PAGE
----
1
5 months ago
Admissions Advice

Economics v Finance

Can anyone explain what is different between Econ and Finance? Specifically as how it relates to data analysis?

decide-a-major
1
3

Earn karma by helping others:

1 karma for each ⬆️ upvote on your answer, and 20 karma if your answer is marked accepted.

3 answers

1
5 months ago

Economic data is a set of input data used to feed recurring economic events like the Monthly consumer price index (CPI) which is the cost of a basket of goods in the current period divided by the cost of the basket in the base period times 100. A consumer price index measures changes in the price level of a weighted average market basket of consumer goods and services purchased by households.

Financial data represents a variety of input data used to feed the literally 1000s of financial models. The models are as simple as computing the price of the bond, or a stock, or a monthly interest rate on a 5-year car loan. It gets more complicated if you are using a financial model to figure out the Value at Risk of a banks portfolio of assets which can be anything from interest rate swaps, swap options, credit derivatives, index funds, over the counter derivatives, mortgage-backed securities, asset-backed securities, foreign exchange instruments, etc. In this complicated model, you would need all the current mark to market prices for all the instruments being valued, all the model inputs that could include yield curves, interest rates, various conventions, and then you run various Monte Carlo simulations on the portfolio under different scenarios to stress test the portfolio against possible market conditions. As you can imagine the financial data required to run a daily VaR is quite daunting and perhaps encompasses literally millions of individual data points. No one does this by hand and all the major investment banks use multiple data feeds from various Exchanges like the CME, CBOT, NYMEX, NYSE, Nasdaq, OTC market providers like ICAP, and CantorFitzgerald and Market data providers like Thomson Reuters, Bloomberg, and other vendors as well. Most of this kind of work is not learned in Business School but through internships while you are at business school most likely at the MBA level or if you are getting a Masters in Computational Finance.

Here's a link to a paper on VaR from NYU Stern.

https://www.google.com/url?sa=t&rct=j&q=&esrc=s&source=web&cd=&ved=2ahUKEwjJ0efY68DwAhVGqJ4KHcAcDHgQFjALegQIHBAD&url=http%3A%2F%2Fpeople.stern.nyu.edu%2Fadamodar%2Fpdfiles%2Fpapers%2FVAR.pdf&usg=AOvVaw0MOGvl_K2wac8hcGGbFUTt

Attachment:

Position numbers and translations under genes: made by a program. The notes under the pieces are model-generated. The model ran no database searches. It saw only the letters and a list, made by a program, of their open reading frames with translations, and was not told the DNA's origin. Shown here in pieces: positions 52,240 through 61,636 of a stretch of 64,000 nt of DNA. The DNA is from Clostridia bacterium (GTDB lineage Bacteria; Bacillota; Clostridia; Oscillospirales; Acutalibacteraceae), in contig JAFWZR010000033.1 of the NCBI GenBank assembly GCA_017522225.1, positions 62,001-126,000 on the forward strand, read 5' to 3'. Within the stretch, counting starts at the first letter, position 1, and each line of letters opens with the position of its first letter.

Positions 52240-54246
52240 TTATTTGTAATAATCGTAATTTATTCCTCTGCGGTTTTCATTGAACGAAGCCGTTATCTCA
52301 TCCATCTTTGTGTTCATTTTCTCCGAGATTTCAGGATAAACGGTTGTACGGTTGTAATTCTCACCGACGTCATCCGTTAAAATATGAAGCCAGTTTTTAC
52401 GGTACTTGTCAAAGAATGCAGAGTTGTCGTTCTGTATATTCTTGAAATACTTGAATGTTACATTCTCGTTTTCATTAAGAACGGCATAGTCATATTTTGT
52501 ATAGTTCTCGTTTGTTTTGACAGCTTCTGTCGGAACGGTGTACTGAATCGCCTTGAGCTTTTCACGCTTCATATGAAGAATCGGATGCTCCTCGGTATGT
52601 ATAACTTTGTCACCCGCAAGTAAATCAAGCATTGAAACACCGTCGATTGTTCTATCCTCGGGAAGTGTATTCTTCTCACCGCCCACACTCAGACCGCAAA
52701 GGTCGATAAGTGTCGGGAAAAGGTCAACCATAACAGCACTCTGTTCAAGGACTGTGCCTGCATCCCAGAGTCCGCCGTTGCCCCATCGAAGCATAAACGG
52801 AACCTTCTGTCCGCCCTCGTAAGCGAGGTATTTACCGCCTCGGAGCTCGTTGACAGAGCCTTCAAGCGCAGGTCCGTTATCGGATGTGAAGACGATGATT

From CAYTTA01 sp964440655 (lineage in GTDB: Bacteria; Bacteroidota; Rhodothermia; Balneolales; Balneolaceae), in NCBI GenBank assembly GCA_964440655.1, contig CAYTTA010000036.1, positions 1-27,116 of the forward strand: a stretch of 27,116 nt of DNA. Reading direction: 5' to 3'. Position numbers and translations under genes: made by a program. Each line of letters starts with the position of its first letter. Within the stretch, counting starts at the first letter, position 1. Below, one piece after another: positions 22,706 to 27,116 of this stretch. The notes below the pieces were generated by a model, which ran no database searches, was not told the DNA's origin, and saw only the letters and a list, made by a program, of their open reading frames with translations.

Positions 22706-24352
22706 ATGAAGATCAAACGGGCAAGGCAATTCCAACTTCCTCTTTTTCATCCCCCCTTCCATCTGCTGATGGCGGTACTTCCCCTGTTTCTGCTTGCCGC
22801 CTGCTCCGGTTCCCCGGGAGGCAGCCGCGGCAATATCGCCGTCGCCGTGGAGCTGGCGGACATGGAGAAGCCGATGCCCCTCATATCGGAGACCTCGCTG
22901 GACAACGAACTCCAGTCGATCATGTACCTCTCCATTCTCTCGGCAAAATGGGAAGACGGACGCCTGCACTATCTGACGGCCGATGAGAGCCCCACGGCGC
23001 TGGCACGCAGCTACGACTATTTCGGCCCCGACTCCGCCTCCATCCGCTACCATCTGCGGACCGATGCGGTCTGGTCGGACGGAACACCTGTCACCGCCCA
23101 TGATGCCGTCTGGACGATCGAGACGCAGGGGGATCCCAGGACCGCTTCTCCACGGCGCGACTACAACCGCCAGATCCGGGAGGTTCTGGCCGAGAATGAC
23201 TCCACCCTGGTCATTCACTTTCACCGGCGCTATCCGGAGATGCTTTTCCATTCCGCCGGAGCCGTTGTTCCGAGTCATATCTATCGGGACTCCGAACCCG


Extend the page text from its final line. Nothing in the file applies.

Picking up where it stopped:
The finance field is very broad and deep. There are literally 100s of asset classes and many ways these assets trade in the marketplace from exchanges to OTC markets. There are many jobs in finance from something as simple as data collection to the rocket scientists that create financial models to price and model new instruments. Most highly skilled quantitative analysts or traders typically have a very strong math and physics background and programming skills as well. Many investment banks hire PhDs to join their quant teams.

1
1
5 months ago

From what I can deduct, a finance major would study minutiae of personal and corporate finance: banking, credit, and assets. An econ major studies how the production and distribution of goods and services affects the economy, both on a micro and macro level.

1
0
a month ago

Many people have a problem with how you can find a normal financial service, which would really be good, and not just anything. I already know what can be done about it and where to go for these cases. For example you can look and read the information about acima credit phone number https://acima-credit.pissedconsumer.com/customer-service.html and here if anything you can call and contact them to find out the details for yourself. Good luck

0

Community Guidelines

To keep this community safe and supportive:

  1. Be kind and respectful!
  2. Keep posts relevant to college admissions and high school.
  3. Don’t ask “chance-me” questions. Use CollegeVine’s chancing instead!

How karma works